Brethren, you have heard many things concerning the love of Christ to sinners, in general, and to repenting sinners in particular; and of his unspeakable condescension, compassion, and loving kindness: but do not on this ground conclude that he cannot, or will not punish. "Despisest "thou the riches of his goodness, and forbearance, "and long suffering, not knowing that the good"ness of God leadeth thee to repentance? but, "after thy hardness and impenitent heart, trea"surest up unto thyself wrath against the day of wrath, and revelation of the righteous judgment "of God; who shall render to every one accord"ing to his deeds?"-Notwithstanding the inexpressible love of Christ, he will at length "be "revealed from heaven, with his mighty angels, " in flaming fire, taking vengeance on them that "know not God, and that obey not his gospel ; "who shall be punished with everlasting destruc❝tion from his presence." "How shall we then
escape, if we neglect so great salvation?" They, who are emboldened by the grace of the gospel
to continue impenitent, will perish with the most aggravated condemnation. "Seek the Lord," therefore, "while he may be found; call upon him "while he is near:" and beware of trusting in any transient impressions, which leave no abiding effect on your general temper and conduct; for no persons are more hopeless in their impenitence, than they who groundlessly think that they have repented. Yet be thankful for any degree of feeling, any disposition to relent and submit to God: but give diligence, and exercise watchfulness, that these convictions may be rendered deeper, and made more effectual in producing "works meet for repentance."
We, who cannot see the heart, must encourage whatever appears right: but you should look to God to search and examine you, that you may become acquainted with yourselves, and not be deceived by a repentance which must eventually be repented of. Take care, in this view, of every scheme which tends to reconcile religion with conformity to the world; and of all smooth and soothing ways of stating the great truths of Christianity. Whatever your conscience declares should be broken off, given up, or attended to; obey its dictates promptly and implicitly. And in this way, no doubt, you will be led forward to establishment in the faith and hope of the gospel.
If any have had impressions that have subsided, without producing a real change, they must begin all over again. And, here no particular directions seem needful, except not to yield to the discouraging thought that it is now too late. Still, still it is said, "To-day, if ye will hear his voice, harden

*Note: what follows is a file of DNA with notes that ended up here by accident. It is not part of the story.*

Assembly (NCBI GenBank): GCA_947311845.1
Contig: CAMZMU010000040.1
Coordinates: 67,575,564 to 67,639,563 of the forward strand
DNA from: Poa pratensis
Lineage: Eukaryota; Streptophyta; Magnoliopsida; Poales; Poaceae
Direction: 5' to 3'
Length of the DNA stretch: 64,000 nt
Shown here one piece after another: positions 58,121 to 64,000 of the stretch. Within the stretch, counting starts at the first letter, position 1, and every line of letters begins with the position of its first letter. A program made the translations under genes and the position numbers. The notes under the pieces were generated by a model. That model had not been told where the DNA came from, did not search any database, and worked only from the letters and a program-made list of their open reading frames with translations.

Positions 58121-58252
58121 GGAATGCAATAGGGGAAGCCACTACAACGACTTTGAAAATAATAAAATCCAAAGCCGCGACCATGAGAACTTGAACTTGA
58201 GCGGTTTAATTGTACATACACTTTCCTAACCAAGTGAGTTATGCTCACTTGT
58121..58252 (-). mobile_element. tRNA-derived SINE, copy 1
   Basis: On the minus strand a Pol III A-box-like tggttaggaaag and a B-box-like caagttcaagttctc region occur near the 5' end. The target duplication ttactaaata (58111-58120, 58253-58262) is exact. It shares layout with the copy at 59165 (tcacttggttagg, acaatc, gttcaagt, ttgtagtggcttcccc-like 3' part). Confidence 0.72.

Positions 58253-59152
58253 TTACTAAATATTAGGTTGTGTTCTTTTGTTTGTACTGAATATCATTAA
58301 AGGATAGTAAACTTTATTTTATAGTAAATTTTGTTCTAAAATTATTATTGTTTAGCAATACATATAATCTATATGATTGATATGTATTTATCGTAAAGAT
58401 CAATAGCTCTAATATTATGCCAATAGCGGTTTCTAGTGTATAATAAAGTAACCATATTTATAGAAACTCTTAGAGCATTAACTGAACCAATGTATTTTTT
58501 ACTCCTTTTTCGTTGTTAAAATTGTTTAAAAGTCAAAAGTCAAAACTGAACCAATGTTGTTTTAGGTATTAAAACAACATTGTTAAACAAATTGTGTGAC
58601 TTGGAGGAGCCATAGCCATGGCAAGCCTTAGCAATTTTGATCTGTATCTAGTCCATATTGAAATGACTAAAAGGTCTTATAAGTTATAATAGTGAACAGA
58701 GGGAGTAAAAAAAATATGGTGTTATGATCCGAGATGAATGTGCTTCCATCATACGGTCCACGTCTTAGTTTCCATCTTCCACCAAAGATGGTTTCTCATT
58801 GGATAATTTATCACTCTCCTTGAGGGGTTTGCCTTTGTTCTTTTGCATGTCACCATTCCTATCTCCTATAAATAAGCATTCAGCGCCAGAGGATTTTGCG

"not your hearts." "Behold now is the accepta at 1 "time; behold now is the day of salvation." Antho still Christ says, "Him that cometh unto me, o "will in no wise cast out."
But, above all, beware of further procrastination of None can say, "what shall be on the morrow.ai "The Master of the house may have risen up anda "shut the door;" and then it will be as vain ton "stand without, and to say, Lord, open to us," as it was for the inhabitants of the old world, to seek admission into the long-despised ark of Noah, when" the days of the Lord's long-suffering were ended. Nay it is impossible to say, whether, even if life be prolonged, God may not be provoked to give you up to final obduracy, and to "swear in his wrath sc "that you shall not enter into his rest."-In any view of the subject, if not now truly penitent, and seeking diligently salvation through Christ our Lord; you have reason to fear lest he should at last address you with these tremendous words : "Because I called, and ye refused, I stretched out
my hand, and no man regarded, but ye have set "at nought all my counsel, and would none of my "reproof; I also will laugh at your calamity; I "will mock when your fear cometh.-When your "fear cometh as desolation, and your destruction "cometh as a whirlwind; when distress and "anguish come upon you; then shall they call
upon me, but I will not answer; they shall seek "me early, but they shall not find me." "Then "will I profess unto them, I never knew you; depart from me, ye that work iniquity."
Oh my fellow-sinners, such of you as have been favoured with manifold advantages, and have